Healthy Grocery List
October 8, 2009
To Market, To Market
Cooking and preparing my own meals is a huge part of my life. I am sure I sound like a broken record, but it’s the number one suggestion I have for people when it comes to taking control of your health. It’s economical, it’s healthy, it’s political, it’s empowering!
But the fact is, you can’t cook without a well-stocked kitchen. While grocery shopping and meal planning may seem overwhelming, I’ve finally come to understand the meaning of the word “staples.” Most recipes and dishes contain the same basic ingredients. I’m to the point now where, yes, I plan meals for the week, and I keep track of the few special ingredients I may need on my Blackberry, but 99 percent of the time, I can head to the grocery store without a list. And almost all the meals and recipes I post here use these basics.
I absolutely love grocery shopping; I love to wander the aisles, taking my time, reading labels…I always walk out renewed and stress-free. It’s my church. So…I thought I’d share my list! I noted brand names when I am particularly loyal to a certain brand; otherwise, I buy what’s on sale or experiment with new brands. Also this is my list whether I’m cooking for one or for four; the only major difference when I lived alone is that I bought less of everything — particularly less meat. Meat is pricey, and it takes a single girl much longer to eat a pound of it.
- Fresh vegetables: romaine lettuce, cucumbers, baby carrots, broccoli, celery, green peppers, red/yellow/orange peppers, tomatoes, zucchini, lemons, limes. These are the cheap raw veggies that I always need handy for salads, wraps, or for a crunchy lunch side.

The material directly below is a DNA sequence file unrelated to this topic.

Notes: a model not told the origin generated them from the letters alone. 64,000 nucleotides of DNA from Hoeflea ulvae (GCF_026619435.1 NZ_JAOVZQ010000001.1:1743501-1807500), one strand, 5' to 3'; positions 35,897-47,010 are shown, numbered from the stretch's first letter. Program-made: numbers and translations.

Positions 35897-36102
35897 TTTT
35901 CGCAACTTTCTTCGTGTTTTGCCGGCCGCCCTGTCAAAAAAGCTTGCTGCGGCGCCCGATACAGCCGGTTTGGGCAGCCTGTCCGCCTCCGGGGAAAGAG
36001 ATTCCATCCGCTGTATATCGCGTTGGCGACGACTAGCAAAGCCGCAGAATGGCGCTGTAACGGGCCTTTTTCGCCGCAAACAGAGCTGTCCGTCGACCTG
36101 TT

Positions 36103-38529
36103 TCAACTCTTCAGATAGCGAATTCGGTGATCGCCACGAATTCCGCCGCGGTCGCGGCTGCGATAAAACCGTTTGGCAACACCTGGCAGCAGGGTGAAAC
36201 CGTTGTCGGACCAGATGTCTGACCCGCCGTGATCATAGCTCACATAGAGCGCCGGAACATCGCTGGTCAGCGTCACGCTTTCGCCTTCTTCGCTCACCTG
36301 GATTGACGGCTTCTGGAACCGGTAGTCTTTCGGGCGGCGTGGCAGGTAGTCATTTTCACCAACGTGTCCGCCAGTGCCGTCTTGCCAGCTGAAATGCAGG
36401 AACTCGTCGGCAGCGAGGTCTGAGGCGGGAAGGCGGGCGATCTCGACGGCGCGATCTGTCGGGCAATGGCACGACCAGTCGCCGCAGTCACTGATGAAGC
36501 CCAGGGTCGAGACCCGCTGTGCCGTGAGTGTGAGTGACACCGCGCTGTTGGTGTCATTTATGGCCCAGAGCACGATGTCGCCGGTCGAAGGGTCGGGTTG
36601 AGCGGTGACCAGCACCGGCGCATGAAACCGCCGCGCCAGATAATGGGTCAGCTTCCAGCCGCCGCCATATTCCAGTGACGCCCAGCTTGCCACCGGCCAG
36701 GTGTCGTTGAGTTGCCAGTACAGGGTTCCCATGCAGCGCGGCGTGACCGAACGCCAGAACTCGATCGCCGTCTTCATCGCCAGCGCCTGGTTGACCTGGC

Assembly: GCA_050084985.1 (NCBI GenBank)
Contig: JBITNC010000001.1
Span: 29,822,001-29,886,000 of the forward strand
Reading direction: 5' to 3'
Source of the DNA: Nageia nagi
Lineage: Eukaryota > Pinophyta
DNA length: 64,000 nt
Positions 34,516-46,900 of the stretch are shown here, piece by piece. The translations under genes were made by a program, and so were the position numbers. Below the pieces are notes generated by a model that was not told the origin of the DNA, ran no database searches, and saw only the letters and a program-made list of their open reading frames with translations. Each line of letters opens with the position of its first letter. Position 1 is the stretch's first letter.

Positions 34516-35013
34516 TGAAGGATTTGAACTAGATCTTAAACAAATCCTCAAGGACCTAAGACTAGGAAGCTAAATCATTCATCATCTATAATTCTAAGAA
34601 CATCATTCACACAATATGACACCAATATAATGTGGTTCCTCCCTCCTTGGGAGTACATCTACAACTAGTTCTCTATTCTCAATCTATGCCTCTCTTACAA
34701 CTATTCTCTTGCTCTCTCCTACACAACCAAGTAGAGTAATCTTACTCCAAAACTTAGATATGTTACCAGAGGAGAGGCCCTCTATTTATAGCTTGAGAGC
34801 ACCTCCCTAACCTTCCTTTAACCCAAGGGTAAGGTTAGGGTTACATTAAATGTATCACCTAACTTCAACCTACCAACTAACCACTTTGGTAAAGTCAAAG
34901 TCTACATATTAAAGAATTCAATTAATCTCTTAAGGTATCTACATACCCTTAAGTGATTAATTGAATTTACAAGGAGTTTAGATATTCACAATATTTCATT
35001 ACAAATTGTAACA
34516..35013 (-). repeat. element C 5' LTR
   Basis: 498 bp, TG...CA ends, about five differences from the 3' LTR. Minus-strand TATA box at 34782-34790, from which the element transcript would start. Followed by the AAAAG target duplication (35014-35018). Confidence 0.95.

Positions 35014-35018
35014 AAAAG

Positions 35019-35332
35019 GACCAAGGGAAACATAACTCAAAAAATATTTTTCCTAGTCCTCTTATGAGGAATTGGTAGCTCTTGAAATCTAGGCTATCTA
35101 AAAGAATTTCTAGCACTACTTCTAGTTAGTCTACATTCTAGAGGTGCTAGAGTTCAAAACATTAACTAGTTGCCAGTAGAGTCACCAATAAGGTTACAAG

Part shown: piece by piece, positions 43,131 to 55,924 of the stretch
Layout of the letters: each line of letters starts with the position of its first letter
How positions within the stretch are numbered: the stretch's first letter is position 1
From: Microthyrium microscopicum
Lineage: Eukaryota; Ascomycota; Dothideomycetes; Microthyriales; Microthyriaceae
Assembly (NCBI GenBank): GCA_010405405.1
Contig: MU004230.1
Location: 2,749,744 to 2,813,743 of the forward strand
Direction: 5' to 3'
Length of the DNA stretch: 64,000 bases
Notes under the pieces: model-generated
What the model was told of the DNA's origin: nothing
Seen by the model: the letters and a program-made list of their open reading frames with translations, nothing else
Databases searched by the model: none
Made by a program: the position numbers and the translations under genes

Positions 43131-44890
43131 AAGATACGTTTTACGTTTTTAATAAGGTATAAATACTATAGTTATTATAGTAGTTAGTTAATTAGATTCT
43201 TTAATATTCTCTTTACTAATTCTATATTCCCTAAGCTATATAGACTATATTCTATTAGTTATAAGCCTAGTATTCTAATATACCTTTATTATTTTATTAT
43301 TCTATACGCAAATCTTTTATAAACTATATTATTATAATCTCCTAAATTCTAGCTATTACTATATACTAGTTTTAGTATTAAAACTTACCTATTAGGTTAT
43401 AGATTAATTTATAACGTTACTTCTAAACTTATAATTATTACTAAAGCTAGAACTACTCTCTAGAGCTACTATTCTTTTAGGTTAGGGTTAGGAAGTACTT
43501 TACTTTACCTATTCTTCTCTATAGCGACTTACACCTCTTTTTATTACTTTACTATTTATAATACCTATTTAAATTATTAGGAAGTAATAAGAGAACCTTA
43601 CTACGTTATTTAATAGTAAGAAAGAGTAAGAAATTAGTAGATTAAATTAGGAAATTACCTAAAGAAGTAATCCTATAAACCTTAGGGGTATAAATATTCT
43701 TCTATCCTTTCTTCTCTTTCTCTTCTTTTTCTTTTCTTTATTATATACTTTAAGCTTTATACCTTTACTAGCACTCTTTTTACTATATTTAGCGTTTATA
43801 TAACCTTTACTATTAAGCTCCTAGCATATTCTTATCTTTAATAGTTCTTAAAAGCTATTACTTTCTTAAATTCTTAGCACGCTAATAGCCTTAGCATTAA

- Fresh fruits: apples, bananas, peaches. Again, usually not too expensive, so I can buy a lot — I generally eat one of each every day!
- Canned goods: no-salt-added canned diced tomatoes are indispensable!! Ahhh! I usually buy two or three cans a week; they can turn almost anything into a legit meal. Also in this aisle: canned pumpkin, several cans of black beans and chickpeas, a can of light tuna, and a couple cans of soup. I love canned stuff because it’s not expensive and it keeps for a while; I definitely buy low/no-sodium though.
- Dairy: skim/soy milk, a 16-ounce container of fat-free plain organic yogurt, one type of inexpensive, reduced-fat cheese (like shredded Mexican, good Parmesan, or crumbled feta). The plain yogurt is a great snack and can be used in dips, sauces, and as a sour cream substitute. Whichever cheese you go with, try to plan meals that are in that flavor family that week.
- Liquid egg whites
- Bread: whole-wheat English muffins and one type of “lunch” bread (wraps, whole-wheat wraps, bread, buns, etc.). I try to change it up weekly.
- Protein: skinless chicken breasts, 96 percent lean ground beef, all-lean ground turkey breast, lean pork chops
- Fresh herbs: parsley, cilantro, basil. Herbs aren’t expensive, but they often get wasted because the bunches are rather big. I usually just choose one per week.
- Kashi Heart to Heart frozen waffles
- Garlic, sweet potatoes, red and white onions (these keep long enough to buy every couple weeks)